# Kernel is a principle ideal?

1. Mar 31, 2007

### pivoxa15

1. The problem statement, all variables and given/known data
Prove that the kernel of the homomorphism Z[x]->R sending x to 1+sqrt(2) is a principle ideal, and find a generator for this ideal.

Z is the integers
R is the real numbers

3. The attempt at a solution
I assume sending x to sqrt(2) is an example. We should first find the actual map shoudn't we? Otherwise we can't find the kernel of this map. I have tried like

1. Sending the coefficients of x to C+sqrt(x) or C(1+sqrt(2)) where C is the coefficient of x.
2. Sending the constant of the polynomial to C+1+sqrt(2) or C(1+sqrt(2)) where C is the consant of the polynomial.
3. Sending the coefficient of the greatest power in the polynomial to C+sqrt(2) or C(1+sqrt(2)) where C is the coefficient of the greatest power of the polynomial.

All 3 example maps do not form a homomorphism.

2. Mar 31, 2007

### pivoxa15

Or does this homomorphism only sends polynomials in Z[x] with a single elements to 1+sqrt(2) guided by x->1+sqrt(2) so x^2->(1+sqrt(2))^2 and x^0->(1+sqrt(2))^0. 2x->2(1+sqrt(2)).

3. Mar 31, 2007

### HallsofIvy

Staff Emeritus
Z[x] is the ring of all polynomials with integer coefficients. This homomorphism essentially "evaluates" the polynomial at $x= 1+ \sqrt{2}$.

For example the polynomial $ax^2+ bx+ c$ is mapped into $a(1+ \sqrt{2})^2+ b(1+ \sqrt{2})+ c$. Yes, that is a homomorphism and its kernel is the set of polynomials having $1+ \sqrt{2}$ as a zero. Obviously, if P(x) has $1+ \sqrt{2}$ as zero, then any product P(x)Q(x) has also. It should also be obvious that if a polynomial with integer coefficients has $1+ \sqrt{2}$ as a zero, then it must also have $1- \sqrt{2}$ and so has $(x-1-\sqrt{2})(x-1+\sqrt{2})= (x-1)^2- 2= x^2- 2x- 1$ as a factor.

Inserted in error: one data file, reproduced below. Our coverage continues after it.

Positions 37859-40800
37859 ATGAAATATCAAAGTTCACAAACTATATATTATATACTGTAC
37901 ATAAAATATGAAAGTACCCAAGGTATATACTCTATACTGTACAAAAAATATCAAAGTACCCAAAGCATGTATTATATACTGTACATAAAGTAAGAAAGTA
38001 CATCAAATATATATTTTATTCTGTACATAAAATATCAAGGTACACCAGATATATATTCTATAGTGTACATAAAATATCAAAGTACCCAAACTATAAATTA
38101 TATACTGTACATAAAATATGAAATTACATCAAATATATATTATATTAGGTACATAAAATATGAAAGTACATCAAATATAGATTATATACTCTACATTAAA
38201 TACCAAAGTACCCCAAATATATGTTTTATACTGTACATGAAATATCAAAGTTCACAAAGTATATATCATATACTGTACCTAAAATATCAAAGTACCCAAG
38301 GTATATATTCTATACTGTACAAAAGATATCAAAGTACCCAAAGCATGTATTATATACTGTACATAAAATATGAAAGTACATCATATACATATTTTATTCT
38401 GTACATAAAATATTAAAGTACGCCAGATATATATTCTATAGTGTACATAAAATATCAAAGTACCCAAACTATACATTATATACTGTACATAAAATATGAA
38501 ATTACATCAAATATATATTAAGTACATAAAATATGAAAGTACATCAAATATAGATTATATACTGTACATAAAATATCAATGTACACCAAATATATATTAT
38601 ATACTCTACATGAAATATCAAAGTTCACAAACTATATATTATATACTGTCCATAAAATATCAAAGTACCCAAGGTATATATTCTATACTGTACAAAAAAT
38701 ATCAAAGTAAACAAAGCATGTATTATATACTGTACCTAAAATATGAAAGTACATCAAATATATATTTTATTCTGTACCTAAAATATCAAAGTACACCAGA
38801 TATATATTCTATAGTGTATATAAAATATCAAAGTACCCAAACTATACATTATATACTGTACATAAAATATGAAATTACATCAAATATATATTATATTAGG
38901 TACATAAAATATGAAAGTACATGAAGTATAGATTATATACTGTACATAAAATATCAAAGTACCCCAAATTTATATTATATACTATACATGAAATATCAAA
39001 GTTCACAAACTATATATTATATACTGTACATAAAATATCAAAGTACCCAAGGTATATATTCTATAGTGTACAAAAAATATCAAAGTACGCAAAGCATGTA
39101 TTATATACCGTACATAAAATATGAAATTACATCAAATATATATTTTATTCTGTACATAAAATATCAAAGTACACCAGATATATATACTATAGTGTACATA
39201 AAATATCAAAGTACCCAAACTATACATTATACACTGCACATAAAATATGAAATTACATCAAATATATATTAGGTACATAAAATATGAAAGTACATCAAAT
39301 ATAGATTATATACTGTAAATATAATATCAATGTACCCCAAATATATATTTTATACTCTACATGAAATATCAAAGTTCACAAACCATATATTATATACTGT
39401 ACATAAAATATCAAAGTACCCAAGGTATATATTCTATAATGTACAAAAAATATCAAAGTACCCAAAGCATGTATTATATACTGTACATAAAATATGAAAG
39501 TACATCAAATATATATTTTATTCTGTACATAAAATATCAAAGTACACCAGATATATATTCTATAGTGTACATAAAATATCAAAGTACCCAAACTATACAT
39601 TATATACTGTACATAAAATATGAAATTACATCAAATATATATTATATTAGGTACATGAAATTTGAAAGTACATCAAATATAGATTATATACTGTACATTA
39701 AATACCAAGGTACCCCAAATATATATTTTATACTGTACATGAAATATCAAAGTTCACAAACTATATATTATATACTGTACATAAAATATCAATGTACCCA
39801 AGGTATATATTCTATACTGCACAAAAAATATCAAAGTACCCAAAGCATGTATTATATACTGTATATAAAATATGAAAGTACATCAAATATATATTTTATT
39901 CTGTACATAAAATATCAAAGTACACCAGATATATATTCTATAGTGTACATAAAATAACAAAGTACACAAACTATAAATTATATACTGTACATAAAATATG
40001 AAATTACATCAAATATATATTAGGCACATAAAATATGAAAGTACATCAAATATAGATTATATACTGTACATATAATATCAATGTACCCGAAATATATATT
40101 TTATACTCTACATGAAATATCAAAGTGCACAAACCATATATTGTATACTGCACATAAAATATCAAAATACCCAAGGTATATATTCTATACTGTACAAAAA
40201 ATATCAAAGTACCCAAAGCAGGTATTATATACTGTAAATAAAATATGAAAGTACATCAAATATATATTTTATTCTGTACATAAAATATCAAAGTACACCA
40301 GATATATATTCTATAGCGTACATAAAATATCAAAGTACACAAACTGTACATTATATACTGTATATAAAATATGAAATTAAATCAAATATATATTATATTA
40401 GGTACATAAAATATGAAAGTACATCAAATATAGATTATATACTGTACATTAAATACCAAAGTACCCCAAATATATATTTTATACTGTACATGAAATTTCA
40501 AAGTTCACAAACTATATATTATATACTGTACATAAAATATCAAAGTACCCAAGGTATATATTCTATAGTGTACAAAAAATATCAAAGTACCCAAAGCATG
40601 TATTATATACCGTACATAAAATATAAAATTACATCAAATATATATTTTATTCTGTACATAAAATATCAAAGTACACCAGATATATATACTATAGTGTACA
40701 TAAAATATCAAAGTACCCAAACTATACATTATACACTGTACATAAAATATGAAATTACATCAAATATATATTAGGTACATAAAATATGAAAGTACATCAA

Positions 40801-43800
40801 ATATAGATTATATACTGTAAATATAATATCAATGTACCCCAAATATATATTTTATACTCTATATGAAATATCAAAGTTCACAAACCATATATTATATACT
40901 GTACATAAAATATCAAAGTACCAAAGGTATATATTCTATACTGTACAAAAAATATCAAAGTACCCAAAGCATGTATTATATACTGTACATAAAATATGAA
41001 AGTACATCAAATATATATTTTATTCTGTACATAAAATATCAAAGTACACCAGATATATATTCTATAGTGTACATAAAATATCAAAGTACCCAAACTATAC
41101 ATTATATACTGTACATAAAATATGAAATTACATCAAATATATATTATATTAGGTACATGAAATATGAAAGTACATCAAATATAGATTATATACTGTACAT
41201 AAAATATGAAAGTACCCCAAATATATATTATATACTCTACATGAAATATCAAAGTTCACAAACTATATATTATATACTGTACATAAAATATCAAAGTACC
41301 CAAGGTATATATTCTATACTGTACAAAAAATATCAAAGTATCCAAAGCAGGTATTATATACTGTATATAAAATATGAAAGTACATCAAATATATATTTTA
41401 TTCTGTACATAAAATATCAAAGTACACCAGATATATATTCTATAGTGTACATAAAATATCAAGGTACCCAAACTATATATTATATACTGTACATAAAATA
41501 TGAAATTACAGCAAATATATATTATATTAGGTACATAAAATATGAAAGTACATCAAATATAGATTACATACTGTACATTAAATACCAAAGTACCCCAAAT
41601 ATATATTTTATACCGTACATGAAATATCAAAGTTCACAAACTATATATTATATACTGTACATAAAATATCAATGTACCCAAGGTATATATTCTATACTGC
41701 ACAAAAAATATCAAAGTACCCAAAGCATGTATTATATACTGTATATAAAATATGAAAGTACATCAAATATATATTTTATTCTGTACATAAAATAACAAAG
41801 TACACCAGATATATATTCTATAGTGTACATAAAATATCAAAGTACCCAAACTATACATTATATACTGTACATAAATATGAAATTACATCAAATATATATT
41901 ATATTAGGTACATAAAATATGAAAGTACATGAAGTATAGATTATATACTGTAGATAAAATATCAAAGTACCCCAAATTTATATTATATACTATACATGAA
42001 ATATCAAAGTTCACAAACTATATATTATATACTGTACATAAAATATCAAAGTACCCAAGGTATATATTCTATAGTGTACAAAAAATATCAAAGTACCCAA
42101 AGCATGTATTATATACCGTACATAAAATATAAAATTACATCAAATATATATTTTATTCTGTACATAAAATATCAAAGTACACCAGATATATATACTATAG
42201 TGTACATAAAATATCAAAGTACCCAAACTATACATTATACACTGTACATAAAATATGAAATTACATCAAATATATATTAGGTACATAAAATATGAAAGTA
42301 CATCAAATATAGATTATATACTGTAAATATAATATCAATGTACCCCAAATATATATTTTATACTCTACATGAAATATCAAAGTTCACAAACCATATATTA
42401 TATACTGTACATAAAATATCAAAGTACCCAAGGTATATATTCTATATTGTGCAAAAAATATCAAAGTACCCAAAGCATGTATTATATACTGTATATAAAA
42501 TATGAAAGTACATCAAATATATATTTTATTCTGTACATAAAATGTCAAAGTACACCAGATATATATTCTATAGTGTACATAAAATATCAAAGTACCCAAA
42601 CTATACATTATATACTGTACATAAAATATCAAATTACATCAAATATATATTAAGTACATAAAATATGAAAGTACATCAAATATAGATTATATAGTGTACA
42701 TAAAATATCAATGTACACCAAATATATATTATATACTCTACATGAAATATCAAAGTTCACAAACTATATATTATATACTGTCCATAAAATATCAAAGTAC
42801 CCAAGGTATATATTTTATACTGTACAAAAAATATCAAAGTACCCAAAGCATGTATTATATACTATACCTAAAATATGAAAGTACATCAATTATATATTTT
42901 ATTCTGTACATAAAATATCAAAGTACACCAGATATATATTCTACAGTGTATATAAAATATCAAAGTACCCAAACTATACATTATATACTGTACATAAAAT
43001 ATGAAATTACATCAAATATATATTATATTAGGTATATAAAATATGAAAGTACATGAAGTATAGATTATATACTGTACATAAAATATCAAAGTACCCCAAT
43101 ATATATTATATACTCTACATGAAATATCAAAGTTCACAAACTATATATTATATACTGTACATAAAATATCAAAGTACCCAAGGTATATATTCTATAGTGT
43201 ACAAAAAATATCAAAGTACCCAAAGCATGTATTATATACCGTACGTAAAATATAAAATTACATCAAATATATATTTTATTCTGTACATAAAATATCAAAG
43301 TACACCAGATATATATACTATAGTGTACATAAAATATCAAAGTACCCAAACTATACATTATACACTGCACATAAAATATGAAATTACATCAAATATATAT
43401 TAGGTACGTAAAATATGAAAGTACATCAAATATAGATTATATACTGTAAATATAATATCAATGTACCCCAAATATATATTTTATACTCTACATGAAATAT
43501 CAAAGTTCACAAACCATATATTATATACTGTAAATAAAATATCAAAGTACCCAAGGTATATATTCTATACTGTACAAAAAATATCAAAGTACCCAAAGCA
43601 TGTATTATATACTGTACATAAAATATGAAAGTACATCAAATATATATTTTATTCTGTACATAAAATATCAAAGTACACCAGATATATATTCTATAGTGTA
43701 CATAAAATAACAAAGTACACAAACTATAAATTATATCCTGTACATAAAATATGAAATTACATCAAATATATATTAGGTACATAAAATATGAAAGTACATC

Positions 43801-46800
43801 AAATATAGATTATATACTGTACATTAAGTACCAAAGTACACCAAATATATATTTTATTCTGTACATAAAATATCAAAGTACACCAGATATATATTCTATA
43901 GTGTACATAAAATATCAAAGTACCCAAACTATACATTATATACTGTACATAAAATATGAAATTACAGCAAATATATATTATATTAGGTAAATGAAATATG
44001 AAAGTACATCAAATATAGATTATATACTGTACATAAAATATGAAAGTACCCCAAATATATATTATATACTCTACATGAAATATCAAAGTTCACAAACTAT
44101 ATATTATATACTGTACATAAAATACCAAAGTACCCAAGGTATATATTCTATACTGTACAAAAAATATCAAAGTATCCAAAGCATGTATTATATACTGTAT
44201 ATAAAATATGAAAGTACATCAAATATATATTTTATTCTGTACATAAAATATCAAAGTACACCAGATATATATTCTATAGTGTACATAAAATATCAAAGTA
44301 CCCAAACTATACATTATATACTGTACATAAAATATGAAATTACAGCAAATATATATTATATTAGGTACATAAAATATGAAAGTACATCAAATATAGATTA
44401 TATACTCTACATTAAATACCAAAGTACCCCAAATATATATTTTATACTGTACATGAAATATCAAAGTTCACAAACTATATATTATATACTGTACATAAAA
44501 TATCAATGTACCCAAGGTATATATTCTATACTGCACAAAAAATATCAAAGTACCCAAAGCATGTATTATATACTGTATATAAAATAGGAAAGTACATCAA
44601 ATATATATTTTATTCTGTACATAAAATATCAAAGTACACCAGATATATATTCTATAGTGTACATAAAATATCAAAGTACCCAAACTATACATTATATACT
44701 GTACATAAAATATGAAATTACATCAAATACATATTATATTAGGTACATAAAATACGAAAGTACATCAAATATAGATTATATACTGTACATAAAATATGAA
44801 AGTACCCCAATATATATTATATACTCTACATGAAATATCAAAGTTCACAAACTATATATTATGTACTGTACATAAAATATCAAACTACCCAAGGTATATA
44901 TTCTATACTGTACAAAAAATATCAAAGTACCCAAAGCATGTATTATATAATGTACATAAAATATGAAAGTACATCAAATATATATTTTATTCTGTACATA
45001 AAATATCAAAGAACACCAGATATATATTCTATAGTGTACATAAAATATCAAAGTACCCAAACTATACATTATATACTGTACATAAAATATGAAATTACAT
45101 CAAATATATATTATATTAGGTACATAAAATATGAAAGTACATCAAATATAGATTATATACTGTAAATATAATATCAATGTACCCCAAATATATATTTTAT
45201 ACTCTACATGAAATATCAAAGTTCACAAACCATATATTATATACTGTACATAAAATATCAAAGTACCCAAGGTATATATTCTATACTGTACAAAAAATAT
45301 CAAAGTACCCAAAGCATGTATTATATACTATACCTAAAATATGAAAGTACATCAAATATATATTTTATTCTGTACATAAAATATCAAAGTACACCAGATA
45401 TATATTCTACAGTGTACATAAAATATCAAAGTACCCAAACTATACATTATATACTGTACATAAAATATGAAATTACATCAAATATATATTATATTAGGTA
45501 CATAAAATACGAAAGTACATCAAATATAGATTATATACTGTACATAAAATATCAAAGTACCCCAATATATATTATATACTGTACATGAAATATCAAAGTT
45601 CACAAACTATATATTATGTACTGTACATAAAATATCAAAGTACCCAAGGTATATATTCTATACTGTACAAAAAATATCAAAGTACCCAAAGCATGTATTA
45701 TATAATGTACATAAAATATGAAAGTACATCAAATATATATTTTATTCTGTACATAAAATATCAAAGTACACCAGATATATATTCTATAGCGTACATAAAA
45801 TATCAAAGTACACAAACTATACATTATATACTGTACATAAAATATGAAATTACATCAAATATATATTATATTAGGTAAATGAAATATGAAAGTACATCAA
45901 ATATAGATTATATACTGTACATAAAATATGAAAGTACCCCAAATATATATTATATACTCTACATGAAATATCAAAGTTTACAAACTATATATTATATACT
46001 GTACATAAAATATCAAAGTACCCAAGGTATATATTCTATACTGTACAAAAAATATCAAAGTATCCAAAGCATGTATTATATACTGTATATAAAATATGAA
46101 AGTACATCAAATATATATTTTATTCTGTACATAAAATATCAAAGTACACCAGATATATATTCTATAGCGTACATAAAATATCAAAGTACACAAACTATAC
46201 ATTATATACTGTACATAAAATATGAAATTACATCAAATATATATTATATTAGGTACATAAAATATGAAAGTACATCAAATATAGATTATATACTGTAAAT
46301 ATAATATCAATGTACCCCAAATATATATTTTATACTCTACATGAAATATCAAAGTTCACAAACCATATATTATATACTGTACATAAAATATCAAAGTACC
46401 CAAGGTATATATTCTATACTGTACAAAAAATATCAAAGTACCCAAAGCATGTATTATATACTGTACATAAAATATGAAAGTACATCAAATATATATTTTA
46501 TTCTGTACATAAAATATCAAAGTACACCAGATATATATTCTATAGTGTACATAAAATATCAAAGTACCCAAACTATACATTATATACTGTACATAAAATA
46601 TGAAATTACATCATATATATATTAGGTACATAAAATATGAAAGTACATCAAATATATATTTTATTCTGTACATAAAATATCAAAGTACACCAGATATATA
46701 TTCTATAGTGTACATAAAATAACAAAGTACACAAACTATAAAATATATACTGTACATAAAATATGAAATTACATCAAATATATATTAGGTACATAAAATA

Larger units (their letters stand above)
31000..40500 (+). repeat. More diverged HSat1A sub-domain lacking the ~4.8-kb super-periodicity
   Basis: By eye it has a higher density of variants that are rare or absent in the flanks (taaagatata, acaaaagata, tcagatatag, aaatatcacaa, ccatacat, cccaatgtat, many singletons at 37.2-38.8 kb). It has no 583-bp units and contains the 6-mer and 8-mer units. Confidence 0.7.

4. Mar 31, 2007

### pivoxa15

I see, that makes more sense. It means evaluate the polynomial at 1+sqrt(2). I think they should have been more clear with it as it took me 2 hours and still couldn't figure it out what the question meant until HallsofIvy came along.

Although with your last point, there are many integer coefficient polynomials with 1+sqrt2 as a zero but 1-sqrt2 not being a zero. i.e g(x)(x-(1+sqrt2)) contains many polynomials with 1+sqrt2 being a zero but very few with 1-sqrt2 also as a zero. i.e let g(x)=x-1 and many other g(x). However if the polynomial was in C[x] (which this question does not involve) then zeros do come in complex conjugates.

Looks like the hard bit of the question was working out what it's asking and working out what map it describes.

Last edited: Mar 31, 2007
5. Mar 31, 2007

### pivoxa15

No, I made a mistake in my last post. g(x)(x-(1+sqrt2)) is not in Z[x]. Now I understand why you said x^2-2x-1 must be a factor of a polynomial in order for it to lie in the kernel.

6. Apr 1, 2007

### HallsofIvy

Staff Emeritus
Sorry, but I thought the problem was very clear. What was NOT clear to me was why you were looking at things like "Sending the coefficients of x to C+sqrt(x) or C(1+sqrt(2)) where C is the coefficient of x" or "Sending the coefficient of the greatest power in the polynomial to C+sqrt(2) or C(1+sqrt(2)) ". Those couldn't possibly be homomorphisms- they don't use all of the "information" in the polynomial.